• Massillon High School Distinguished Citizen, 1996
  • Massillon High School Tiger Football  Hall of Fame, 2016
  • Stark County, Ohio, High School Hall of Fame, 2005
  • Miami of Ohio University Football Red Hawks, 1977
  • San Francisco 49ers, 2013
  • San Francisco Bay Area Sports Hall of Fame, 2018

Can the Pro Football Hall of Fame be far off for John McVay?

Mike Riordan provided the materials for this story.


Ben Bradley Was a Giant of a Man On…

Research material provided by Mike Riordan.

He seemed larger than life when he trotted onto the field prior to the Ohio High School North-South All-Star Game.  He was 6’-2”, 282 lbs., dwarfing future NFL Hall-of-Fame teammate Alan Page.  And at the time he was the largest player to ever don a Massillon Tiger Jersey.  But he was also a gentle giant, devoting his later years to making Massillon a better place.

Ben Bradley at WHS

“Big Ben” Bradley was born in Anderson, Alabama, to parents Oscar and Blanche, on November 26, 1944.  Early in life the family moved to Massillon and as a high schooler Ben took up the sports of football, wrestling and track.  He also sang in the choir.  But it was football where Ben made his mark.  At a time when high school lineman weighed in from 175 to 200 lbs., Ben played his sophomore season at 6’-0, 220 lbs. and grew to 6’-2”, 265 lbs. by the time his senior season rolled around.

Playing under the very successful Coach Leo Strang, his teams finished 10-1 in 1960 (state champs), 11-0 in 1961 (2nd in the state A.P. poll, 1st in the state UPI poll), and 6-5 in 1962.  Along the way, he had two opportunities to play in the annual Massillon-McKinley fracas and his team was victorious both times.

Ben’s normal position was center, but he occasionally filled in at offensive tackle when needed.  In recognition of his outstanding play, he was named All-Stark County in 1961 and 1962, and 1st Team A.P. All-Ohio in 1962, while being named that year as a Massillon Co-Captain and subsequently its most valuable player.  The awards didn’t stop there as they moved to the national scene, where was named 1st Team Pre-Season All-American by “Complete Sports” magazine and 1st Team All-American by “Scholastic Coach” magazine.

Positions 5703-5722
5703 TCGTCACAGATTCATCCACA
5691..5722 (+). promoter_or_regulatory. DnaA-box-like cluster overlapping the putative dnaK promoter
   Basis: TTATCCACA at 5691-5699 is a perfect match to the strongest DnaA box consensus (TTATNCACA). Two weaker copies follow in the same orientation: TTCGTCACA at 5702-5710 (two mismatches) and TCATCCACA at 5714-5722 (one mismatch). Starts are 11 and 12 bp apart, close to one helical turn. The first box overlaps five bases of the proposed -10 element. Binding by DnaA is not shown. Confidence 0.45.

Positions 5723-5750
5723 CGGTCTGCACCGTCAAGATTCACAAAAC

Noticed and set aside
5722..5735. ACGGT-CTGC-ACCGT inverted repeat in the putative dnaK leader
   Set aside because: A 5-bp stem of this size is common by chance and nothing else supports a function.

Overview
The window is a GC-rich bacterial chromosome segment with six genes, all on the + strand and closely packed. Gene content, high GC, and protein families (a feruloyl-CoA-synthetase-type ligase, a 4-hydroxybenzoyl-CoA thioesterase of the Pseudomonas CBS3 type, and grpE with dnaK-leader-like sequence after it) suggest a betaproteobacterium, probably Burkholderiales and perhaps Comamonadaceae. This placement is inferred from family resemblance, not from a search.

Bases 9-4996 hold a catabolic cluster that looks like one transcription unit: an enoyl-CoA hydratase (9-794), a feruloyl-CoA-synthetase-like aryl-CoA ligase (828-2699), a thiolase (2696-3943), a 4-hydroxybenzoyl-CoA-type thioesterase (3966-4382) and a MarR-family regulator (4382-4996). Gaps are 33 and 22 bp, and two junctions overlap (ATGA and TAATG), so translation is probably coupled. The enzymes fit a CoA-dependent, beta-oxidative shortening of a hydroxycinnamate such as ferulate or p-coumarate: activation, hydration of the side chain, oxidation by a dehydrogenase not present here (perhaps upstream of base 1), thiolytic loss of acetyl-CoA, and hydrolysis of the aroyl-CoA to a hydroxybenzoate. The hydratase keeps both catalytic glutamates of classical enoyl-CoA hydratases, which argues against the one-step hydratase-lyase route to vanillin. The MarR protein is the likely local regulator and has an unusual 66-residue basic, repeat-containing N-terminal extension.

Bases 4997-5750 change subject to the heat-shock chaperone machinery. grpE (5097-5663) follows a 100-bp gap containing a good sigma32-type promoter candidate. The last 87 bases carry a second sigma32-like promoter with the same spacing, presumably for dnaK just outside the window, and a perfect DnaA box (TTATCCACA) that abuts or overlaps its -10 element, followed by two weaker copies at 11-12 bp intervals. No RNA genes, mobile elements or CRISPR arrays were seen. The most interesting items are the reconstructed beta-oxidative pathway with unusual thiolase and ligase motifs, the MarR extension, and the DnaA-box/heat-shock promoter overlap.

High School football success brought Ben to the University of Dayton, where he continued his football career and was named Outstanding Freshman Football Player.  He eventually transferred to Northwood Institute College in Michigan to complete his studies.  At Northwood, he continued to excel on the gridiron and was named 1st Team NAIA Conference at Offensive Tackle.  Ben was eventually drafted in 1967 by both the NFL Kansas City Chiefs and the Montreal Allouettes of the Canadian Football League.

Post-football, Ben spent his entire career with General Motors and retired in 1993 as General Supervisor of Inland GM, Lake St. Louis, Missouri.  He remained active in Massillon, but died too young on June 8, 2008 at the age of 63.

In 2008, Bradley was inducted into the Massillon Wall of Champions and 2019 he was inducted into the Tiger Football hall of Fame.

“Big Ben” was a true community role model.  In fact, his accomplishments on the football field are rather insignificant when compared to his community involvement.  But never one to stay away from football, Ben also took a turn in 2006 as President of the Massillon Tiger Football Booster Club.  In addition, he also held these positions, when he wasn’t selling tickets for the freshmen and JV games:

  • Athletic Advisory Council, President
  • Second and first vice president of the Massillon Tiger Booster Club (2005, 2006)
  • Incumbent 2008 President of the Massillon Tiger Touchdown Club

Away from sports, Ben was heavily engaged in community organizations, including:

  • Chairman of the Board of Directors of the Stark County Community Action Agency Committee
  • Member of the Massillon Parks and Recreation Board
  • City Planning Commissiondon n
  • African American Men’s Association
  • Member of the Mayor’s Drug Task Force
  • Trustee at Friendship Baptist Church
  • Board Member of the Lion’s Lincoln Theater (1st African-American)
  • Board of Directors, Lighthouse Visions, Inc., President 2004 and 2008
  • Chairman of the Board of the Civil Service Commission, 2008

Esther Bryan, founder of Lighthouse Visions, honored Ben with the creation of the Benjamin T. Bradley scholarship.  This is awarded annually to a worthy Massillon-area college student.  Also, Ben was so beloved in the community that they named Bradley Place senior apartments after him in 2010.

“Big Ben” certainly accomplished his goal of leaving Massillon a better place than he found it.

Bradley Place